Examples of the colors I produce.
All images are Copyright © 2019 by Karen Trinkaus and may not be used without permission.
Examples of the colors I produce.
All images are Copyright © 2019 by Karen Trinkaus and may not be used without permission.
How do I get added to your waitlist?
The best way to reach me is through Facebook. You can also email me, but my response will be a lot slower. Just let me know what species and if you’re looking for something in particular.
How long is your list?
Never ask me this. 🙂
It’s long. What happens is that I get a lot of people messaging me at the end of the breeding season, after everything has already been reserved. These people then make up the top of my list for the next breeding season. But by the time I have a bird for them, their life circumstances may have changed and a good many either don’t respond or are no longer interested. At least half my waitlist drops off.
The other half is often composed of people who want something very specific. Unless you’re looking for the exact same thing, odds are good that you won’t be competing with them for a bird.
So don’t stress about the length of my list, especially for cockatiels and green cheeks. I always have plenty of those.
How does the waitlist work?
I add you to my list, along with the color/sex you’re looking for, if any. When I’m ready to take deposits (usually after I know color and sex of a clutch) I will start going down my list. The more lax your requirements, the faster you’ll get a bird. For instance, if you tell me you want a boy, I’m going to skip over you if all I have are girls. I won’t contact you until I have a bird that matches your description.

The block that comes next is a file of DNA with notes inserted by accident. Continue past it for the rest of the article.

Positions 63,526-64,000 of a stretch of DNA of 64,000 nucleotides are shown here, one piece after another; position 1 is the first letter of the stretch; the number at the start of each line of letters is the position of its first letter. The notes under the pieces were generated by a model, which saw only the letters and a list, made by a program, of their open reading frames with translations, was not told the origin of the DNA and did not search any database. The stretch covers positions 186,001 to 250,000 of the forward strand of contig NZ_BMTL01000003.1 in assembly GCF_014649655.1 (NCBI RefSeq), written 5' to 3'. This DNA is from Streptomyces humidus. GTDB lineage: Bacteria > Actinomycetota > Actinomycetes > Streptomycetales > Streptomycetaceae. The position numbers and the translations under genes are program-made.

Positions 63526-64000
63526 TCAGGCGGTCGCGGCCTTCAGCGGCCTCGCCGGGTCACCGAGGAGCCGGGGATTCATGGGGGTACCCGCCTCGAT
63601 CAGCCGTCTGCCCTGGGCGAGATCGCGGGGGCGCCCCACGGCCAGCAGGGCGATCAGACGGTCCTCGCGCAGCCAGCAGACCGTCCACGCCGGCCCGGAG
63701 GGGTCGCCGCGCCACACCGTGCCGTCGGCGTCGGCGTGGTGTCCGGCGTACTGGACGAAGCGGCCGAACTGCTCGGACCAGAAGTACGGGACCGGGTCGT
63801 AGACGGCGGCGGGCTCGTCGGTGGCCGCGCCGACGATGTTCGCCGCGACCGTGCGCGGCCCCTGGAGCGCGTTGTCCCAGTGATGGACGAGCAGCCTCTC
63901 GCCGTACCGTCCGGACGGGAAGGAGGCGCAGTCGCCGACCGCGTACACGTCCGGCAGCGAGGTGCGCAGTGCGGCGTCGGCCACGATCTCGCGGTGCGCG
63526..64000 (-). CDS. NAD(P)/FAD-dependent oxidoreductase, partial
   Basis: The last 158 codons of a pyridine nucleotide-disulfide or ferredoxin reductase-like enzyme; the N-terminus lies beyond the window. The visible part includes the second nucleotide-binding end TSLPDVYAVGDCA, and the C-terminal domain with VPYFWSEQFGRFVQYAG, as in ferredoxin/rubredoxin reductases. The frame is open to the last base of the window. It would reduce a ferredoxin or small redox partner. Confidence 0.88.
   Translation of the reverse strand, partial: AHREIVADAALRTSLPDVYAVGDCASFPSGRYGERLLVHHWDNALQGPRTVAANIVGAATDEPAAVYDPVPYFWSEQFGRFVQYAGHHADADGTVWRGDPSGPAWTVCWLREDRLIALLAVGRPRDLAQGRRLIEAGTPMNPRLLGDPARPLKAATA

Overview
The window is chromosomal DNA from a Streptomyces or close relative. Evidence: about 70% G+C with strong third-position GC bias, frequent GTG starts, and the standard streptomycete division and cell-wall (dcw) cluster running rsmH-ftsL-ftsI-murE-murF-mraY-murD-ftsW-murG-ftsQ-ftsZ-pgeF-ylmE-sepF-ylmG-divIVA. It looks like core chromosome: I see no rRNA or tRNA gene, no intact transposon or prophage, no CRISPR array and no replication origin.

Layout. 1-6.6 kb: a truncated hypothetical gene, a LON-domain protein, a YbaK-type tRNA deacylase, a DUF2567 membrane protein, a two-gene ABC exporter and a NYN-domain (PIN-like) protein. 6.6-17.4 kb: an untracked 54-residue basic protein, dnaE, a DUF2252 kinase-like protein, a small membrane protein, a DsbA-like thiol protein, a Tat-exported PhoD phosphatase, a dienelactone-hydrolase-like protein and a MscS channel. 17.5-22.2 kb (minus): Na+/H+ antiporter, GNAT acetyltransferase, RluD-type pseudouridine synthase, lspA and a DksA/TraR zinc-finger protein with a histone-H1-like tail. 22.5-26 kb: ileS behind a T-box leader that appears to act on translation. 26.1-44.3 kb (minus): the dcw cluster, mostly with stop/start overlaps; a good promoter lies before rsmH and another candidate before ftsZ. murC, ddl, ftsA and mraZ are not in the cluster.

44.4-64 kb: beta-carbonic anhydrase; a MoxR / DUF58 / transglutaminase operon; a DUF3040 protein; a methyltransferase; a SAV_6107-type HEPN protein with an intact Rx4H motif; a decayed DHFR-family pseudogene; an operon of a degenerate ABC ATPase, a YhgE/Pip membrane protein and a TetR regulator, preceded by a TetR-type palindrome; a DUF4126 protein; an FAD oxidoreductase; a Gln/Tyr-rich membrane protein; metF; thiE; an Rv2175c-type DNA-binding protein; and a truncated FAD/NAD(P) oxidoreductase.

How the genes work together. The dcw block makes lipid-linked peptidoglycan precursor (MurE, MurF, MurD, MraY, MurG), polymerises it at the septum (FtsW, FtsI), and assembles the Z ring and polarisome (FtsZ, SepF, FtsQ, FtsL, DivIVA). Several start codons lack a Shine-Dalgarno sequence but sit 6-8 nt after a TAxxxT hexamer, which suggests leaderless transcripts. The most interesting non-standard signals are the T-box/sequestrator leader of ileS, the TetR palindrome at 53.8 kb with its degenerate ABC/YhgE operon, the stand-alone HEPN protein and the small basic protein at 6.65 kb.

Do I need to pay a deposit to be on the list?
No. A deposit is only required once you’ve decided to purchase a specific bird.
What can I do to improve my odds of getting a bird?
Don’t be particular about color or gender. This is my 2020 waitlist for cockatiels (sans names).
Boys are extremely popular in ringnecks and cockatiels, so if you don’t specify sex, your odds are a lot better. Likewise for color. Violet and blue are the most popular colors for ringnecks. “Yellow” is popular in cockatiels (lutino or heavy pied). Many people want lutino males, even though these are difficult to make.
I get a lot of requests for pineapple green cheeks. People know the name, so they ask for it. I’ve gotten ONE in four years. But I get yellow-sided dilutes all the time (which looks similar, but better). If you’re waiting around for a unicorn of a color, you’re going to be waiting a long time.